Queen City Tours Focusing On Charlotte's Black History For 26 Years

Feb 7, 2019

  

In 1993, Juan “Jay” Whipple held his first Queen City Tour, an excursion that highlights black history throughout Charlotte. Whipple, a Miami native, first took an interest in the city’s history in the early ‘80s when he visited for the first time.

With the tall buildings in uptown and people dressed in suits, Charlotte left an impression on him.

John McDonald, owner and founder of McDonald's Cafeteria
Credit Charlotte Eats

“I actually envisioned everything that’s happening today, back then," Whipple said. "I didn't know that back then. Charlotte is a little Wall Street. I said, 'You know this city has a lot of promise.'"

He soon landed a job at Duke Power, bringing him to Charlotte. As a newcomer, he went to an event at the Charlotte Museum of History and that began his 26-year journey with Queen City Tours.

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And from that, I started going to the library — my favorite place in Mecklenburg County. Downtown, they have a room on the third floor that is a repository for Charlotte history,” Whipple said. “I ended up spending about 127 hours [there]. I mostly had written notes and then from that, I developed a script. And then I started promoting the tour in ‘92. And in ‘93 I gave my first tour.”

Whipple’s first bus tour started at McDonald’s Cafeteria on Beatties Ford Road. Not the golden arches, but a little known black history landmark. And that's still the first site on that particular black heritage tour.  

Whipple said the significance of John McDonald is that he was one of the most successful African-American entrepreneurs in Charlotte in a time when there weren’t many.

“Now we've had some more that came behind him, but at that time he took a seventh-grade education and left Charlotte in 1949 and ended up in Brooklyn, New York," Whipple said. "He started his first restaurant, McDonald's dining room and then operated it for 20 years.”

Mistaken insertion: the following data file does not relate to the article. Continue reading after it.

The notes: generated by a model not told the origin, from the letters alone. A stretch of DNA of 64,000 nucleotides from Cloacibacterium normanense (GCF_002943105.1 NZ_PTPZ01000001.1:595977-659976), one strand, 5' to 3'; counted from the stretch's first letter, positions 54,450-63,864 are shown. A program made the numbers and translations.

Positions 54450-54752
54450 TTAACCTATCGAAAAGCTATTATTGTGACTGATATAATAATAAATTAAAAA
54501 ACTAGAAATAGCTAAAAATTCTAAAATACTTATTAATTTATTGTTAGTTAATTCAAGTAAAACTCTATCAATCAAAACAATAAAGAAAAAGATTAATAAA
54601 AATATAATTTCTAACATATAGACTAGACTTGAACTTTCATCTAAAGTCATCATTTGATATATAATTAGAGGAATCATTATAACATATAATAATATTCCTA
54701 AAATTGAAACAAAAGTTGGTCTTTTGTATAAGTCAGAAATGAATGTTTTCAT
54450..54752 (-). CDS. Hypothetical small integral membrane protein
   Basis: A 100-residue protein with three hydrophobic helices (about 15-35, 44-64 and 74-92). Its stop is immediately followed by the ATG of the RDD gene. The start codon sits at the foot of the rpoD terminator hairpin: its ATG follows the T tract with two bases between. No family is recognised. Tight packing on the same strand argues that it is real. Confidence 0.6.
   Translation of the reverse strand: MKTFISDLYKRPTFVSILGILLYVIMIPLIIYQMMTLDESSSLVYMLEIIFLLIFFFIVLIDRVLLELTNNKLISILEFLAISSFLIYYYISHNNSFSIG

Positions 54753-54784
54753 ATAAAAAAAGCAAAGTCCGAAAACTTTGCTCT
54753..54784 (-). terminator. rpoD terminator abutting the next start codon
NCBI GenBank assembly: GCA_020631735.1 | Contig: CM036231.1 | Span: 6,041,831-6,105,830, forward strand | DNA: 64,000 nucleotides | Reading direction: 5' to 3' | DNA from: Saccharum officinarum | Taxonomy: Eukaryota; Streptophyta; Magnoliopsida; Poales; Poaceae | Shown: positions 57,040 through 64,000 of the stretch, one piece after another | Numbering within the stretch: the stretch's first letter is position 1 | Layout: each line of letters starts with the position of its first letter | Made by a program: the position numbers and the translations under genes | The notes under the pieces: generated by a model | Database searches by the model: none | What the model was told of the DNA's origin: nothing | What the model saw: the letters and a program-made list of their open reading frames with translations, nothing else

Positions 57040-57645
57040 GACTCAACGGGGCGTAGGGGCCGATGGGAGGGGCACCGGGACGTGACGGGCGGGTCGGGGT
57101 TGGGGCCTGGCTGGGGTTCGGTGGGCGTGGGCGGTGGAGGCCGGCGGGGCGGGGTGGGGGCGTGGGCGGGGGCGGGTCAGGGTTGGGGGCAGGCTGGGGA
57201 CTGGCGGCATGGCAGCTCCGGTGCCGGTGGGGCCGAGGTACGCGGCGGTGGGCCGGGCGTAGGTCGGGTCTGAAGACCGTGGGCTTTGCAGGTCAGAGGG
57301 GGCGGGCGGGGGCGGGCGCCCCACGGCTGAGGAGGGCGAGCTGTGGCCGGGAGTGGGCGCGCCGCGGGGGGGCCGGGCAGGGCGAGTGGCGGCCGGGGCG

McDonald returned to Charlotte in the late 1960s, opening his first restaurant at Beatties Ford Road and LaSalle Street.

“The building is still there, it’s a check cashing place now," Whipple said. "And business and sales were doing so well that by the 1980s, he was able to buy the land where that restaurant sits today at the corner of Beatties Ford and Interstate 85."

McDonald also built a hotel and the Fun City amusement park. His story is one of the many stories of black history in Charlotte that Queen City Tours features.

After 9/11, Whipple almost went out of business. Then came the 2008 financial crisis. To survive, he diversified his business.

Whipple booked bus trips to places like Charleston, Miami and Washington, D.C. But the foundation of his business, and his inspiration, remains the Charlotte-area African-American history.

“It had to be done, because no one else had done it on that scale," Whipple said. "And my motivation was rather than just reading about that history, we’ll take you to these places and say there it is right there. If I can tell someone something they didn't know, then to me that’s worth its weight in gold.”

And, Whipple said, that’s priceless.